Gov. Pat McCrory crisscrossed the state recently to promote his 25-year transportation vision. It was largely received favorably wherever he went, even by editorial writers and others who like to criticize the Republican head of state.
But when the General Assembly comes back to work in early 2015, McCrory will have to crisscross the halls of the Legislative Building to garner support if he wants money to realize his vision. And building legislative support for his goals hasn’t always been easy for the first-term leader.
Julie White, a lobbyist and executive director of the N.C. Metropolitan Mayors Coalition, told the News & Observer that she likes McCrory’s plan because it encompasses all modes of transportation, from roads and bridges to trains and public transportation. “The real question is how we’re going to pay for it,” White said. “Where’s the money going to come from?”
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Flying around the state to build support for a glossy plan – complete with a flashy, seven-minute video – is easy. Convincing Republicans who control the Legislature and abhor taxes and spending increases that you need billions of dollars for anything is not.
Anyone who’s followed transportation issues in North Carolina knows that the lack of adequate funding for roads, bridges, ports, railroads, bike paths and public transportation has long been a sore topic among Department of Transportation leaders and transportation planners. Needs are well documented, but many proposed funding options aren’t easy to stomach politically.
McCrory plans to make recommendations on how to pay for his vision to the 2015 General Assembly. One thing he plans to do is seek legislative support for a $1 billion state transportation bond to take advantage of low interest rates to help get additional transportation projects off the ground. That would make a little dent in projected funding gap of $86 billion to $148 billion by 2040.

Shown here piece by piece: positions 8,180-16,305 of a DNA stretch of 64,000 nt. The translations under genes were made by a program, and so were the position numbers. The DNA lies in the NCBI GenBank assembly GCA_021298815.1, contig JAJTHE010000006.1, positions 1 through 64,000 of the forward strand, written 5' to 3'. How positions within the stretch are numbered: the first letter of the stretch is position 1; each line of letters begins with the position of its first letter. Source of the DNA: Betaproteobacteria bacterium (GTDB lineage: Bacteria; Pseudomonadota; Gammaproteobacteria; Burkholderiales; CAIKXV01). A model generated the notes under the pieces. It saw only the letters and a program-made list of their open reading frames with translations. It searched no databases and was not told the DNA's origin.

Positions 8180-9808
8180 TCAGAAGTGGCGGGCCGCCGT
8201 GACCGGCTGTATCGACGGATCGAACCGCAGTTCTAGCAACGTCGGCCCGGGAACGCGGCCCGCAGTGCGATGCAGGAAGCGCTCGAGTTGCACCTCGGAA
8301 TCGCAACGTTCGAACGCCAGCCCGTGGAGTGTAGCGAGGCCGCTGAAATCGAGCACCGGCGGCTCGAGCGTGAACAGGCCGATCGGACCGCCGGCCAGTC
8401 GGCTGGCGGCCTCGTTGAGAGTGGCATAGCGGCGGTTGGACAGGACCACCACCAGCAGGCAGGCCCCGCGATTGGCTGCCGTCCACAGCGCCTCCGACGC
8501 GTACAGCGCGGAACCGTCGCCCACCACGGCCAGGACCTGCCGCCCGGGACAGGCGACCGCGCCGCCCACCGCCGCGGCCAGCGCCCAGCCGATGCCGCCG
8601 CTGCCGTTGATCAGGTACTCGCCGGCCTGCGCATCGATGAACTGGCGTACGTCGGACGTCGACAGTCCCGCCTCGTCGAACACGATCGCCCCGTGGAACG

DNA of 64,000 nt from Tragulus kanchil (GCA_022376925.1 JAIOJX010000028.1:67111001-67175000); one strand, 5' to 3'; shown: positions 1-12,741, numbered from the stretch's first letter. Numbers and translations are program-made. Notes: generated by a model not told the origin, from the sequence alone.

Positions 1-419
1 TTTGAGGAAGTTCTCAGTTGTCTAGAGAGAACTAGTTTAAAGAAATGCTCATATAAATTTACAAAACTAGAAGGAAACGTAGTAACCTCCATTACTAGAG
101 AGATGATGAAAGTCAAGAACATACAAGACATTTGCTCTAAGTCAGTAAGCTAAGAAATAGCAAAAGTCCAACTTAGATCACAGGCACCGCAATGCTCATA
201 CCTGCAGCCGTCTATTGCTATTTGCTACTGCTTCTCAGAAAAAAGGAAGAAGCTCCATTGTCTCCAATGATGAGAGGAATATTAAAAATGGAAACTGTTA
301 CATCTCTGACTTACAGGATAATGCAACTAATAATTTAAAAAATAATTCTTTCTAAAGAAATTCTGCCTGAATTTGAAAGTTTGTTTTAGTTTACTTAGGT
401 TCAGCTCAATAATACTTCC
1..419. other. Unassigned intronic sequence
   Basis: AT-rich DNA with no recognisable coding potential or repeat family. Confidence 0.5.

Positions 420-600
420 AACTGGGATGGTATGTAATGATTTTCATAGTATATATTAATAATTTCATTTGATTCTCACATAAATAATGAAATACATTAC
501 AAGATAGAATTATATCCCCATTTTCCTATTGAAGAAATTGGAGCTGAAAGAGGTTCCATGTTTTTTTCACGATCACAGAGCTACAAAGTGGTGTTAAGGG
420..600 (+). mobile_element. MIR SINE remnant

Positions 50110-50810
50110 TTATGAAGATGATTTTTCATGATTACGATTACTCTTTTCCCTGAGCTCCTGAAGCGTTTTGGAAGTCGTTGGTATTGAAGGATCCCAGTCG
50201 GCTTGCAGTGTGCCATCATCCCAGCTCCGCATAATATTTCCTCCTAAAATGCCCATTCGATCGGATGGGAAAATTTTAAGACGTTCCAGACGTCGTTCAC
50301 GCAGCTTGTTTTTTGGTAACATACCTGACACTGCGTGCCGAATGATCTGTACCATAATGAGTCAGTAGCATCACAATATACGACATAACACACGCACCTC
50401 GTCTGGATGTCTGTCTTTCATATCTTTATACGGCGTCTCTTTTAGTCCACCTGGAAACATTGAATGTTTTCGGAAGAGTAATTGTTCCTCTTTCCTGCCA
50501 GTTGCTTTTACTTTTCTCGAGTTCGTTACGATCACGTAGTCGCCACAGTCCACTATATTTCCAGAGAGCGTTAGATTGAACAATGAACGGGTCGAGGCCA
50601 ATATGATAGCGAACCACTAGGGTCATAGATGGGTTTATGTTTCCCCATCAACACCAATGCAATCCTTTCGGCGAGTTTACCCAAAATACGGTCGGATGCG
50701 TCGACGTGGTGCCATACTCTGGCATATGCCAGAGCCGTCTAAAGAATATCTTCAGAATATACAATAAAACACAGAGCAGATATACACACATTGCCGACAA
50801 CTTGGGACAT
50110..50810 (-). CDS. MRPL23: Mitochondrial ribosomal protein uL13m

Gas-tax revenues – the main source of transportation funding in North Carolina – aren’t keeping up with needs as vehicles become more fuel-efficient. At the same time, construction costs are rising and more people are moving to the state, putting more stress on transportation infrastructure.
One revenue option is to charge drivers based on how many miles they drive, with truck drivers paying more because of the greater damage their vehicles inflict on roadways. Other options identified in a recent study for the DOT include tolling more highways and congestion pricing – where motorists pay for using special lanes at peak times. Another possibility is a surcharge added to auto insurance bills. All of the options are controversial, which is probably why little has been done to replace or supplement the gas tax to date.
A recent report from the Institute for Transportation Research and Education at N.C. State University noted that raising new money for roads “will require bold decision making and swift action.” And that’s probably an understatement.
In his first two years, McCrory has done little to cement a lasting legacy. Perhaps history will remember him as the “Transportation Governor.”
But he has much convincing to do first.
Patrick Gannon is a syndicated columnist whote writes about state government and politics.